It's a serious collection of fun and games as pinball-arcade show visits Tacoma

Staff writerJune 7, 2014 

Rescue the princess. Defend the earth. Slay dragons.

All are possible this weekend at the Greater Tacoma Trade & Convention Center, where — until 3 p.m. Sunday — Tacoma is the center of the pinball and arcade game universe.

Vintage game collectors, top players, designers and manufacturers have converged on the city for the three-day Northwest Pinball & Arcade Show, which over the past seven years has grown into one of the largest such shows in the world.

For many, the show’s biggest attraction is the array of games — all set on free play and ranging from vintage pinball machines from the 1950s to prototypes of games still in development.

But there are also suppliers of hard-to-get machine parts, presentations by top people in the field, movies, tournaments and prizes.

“We do it to promote the hobby,” said Dan Halligan, the show’s promotions manager.

Everybody who helps organize the show is a volunteer, Halligan said, and whatever profit is left after expenses are paid goes to scholarships for students planning to enter the field of game design.

All of the games on display are lent by private collectors, he said, most of whom live in Washington and Oregon.

Many of the enthusiasts are high-tech professionals, attracted by nostalgia for the simplicity and purity of early games, Halligan said.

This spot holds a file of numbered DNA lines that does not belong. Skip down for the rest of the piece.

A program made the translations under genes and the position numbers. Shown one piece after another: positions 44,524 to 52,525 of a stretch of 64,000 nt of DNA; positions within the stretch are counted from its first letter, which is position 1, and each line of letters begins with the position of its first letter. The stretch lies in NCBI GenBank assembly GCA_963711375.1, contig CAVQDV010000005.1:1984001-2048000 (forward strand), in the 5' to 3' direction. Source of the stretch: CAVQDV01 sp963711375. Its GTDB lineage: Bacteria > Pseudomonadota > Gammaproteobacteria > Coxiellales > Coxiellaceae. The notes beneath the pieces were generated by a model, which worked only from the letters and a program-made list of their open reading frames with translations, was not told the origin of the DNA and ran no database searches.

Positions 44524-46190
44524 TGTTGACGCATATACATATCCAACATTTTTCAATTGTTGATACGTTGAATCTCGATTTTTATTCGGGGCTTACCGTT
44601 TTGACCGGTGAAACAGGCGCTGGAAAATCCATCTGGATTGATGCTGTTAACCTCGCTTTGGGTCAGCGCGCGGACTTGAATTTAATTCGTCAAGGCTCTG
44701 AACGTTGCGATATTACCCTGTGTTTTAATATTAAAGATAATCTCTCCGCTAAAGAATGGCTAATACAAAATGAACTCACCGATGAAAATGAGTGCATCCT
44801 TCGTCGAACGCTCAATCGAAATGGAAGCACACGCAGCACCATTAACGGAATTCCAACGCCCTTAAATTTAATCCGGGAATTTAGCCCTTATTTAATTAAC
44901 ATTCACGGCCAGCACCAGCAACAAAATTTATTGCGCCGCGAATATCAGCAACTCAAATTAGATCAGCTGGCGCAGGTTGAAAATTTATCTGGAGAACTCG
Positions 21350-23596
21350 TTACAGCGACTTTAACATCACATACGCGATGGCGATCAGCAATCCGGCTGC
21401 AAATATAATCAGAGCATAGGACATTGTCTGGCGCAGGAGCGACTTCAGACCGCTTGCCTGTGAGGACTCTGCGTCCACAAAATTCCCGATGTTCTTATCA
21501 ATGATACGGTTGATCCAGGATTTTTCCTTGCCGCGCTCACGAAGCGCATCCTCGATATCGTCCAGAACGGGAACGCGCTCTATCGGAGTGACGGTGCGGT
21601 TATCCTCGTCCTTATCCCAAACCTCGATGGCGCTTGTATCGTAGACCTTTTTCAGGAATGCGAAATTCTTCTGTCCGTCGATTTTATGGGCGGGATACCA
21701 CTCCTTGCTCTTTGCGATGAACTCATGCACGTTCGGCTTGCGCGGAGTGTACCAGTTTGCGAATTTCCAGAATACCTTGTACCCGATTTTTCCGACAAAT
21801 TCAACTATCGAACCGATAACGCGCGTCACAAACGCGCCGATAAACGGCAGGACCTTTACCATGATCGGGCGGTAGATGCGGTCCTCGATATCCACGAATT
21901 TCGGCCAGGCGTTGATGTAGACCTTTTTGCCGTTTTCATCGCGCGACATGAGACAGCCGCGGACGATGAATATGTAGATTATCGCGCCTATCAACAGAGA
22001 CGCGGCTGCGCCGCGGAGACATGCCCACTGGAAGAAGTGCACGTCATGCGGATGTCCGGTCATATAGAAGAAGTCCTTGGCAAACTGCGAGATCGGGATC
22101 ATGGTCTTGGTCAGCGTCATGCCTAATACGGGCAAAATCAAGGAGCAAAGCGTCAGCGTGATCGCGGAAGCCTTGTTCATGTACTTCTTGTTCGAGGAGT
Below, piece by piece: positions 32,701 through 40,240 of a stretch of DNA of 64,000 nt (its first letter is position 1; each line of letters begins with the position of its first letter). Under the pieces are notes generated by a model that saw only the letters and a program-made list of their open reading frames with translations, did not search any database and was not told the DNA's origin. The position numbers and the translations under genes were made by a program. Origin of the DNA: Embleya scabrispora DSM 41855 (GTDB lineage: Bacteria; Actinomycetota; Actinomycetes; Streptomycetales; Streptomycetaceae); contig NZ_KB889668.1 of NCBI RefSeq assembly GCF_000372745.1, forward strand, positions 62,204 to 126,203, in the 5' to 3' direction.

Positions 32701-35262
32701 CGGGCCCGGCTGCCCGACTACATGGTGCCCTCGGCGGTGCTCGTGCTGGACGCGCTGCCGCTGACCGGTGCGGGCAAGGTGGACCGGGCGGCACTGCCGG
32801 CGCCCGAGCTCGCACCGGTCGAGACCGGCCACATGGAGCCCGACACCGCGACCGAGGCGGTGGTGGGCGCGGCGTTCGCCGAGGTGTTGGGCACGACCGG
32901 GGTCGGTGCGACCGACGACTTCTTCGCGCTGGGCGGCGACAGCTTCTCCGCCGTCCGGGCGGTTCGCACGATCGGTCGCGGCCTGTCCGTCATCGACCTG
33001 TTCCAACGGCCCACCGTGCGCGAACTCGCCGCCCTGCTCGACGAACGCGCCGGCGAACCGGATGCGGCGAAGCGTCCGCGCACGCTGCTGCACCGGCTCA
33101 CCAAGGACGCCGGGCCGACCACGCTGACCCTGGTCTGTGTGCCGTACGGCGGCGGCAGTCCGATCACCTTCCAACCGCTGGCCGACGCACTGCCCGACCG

Brian Cady, an IT architect and former Microsoft employee, fits that mold.

“It’s 1960s microtechnology,” he said.

“For me, it’s relaxing. I’ve worked in IT for a long time, and these games are a nice break for me.”

Cady had to stop and think when asked how many games he owns. After some calculation, he came up with a total of either 20 or 21, all of which he keeps in a daylight basement in his home in Bonney Lake.

“My goal is not to have a single error in any of my games,” he said, “but with that many games there’s always something.”

Cady brought two of his 1960s vintage pinball machines to the show, one called “Sky Line” and the other “Spin-a-Card,” both manufactured by D. Gottlieb & Co. in Chicago.

“It’s just a hands-on, a much more compelling experience because it’s not just dealing with something on a computer screen,” he said.

Jonathan Joosten, the editor of Pinball Magazine, flew in from his home in Denmark to attend the show. He’s here promoting the magazine and also a new pinball coffee table book, “Pinball,” by the Argentinean photographer Santiago Ciuffo, available in four languages.

“When you buy a pinball machine, you never buy just one,” Joosten said. “You start with one. Then at some point you are going to want another one.”

Joosten said he was first attracted to pinball as a child. “Ever since I played the first time, I wanted a machine,” he said. “I asked for one every year for Christmas but never got one.”

He was at last given a broken machine, he said, and he was hooked.

“You might think they’re all the same,” Joosten said. “But they’re not. Every time you play, you think you can do better next time. You want to try again, so you put in another quarter. That’s why they made so much money.”

Rob Carson: 253-597-8693;

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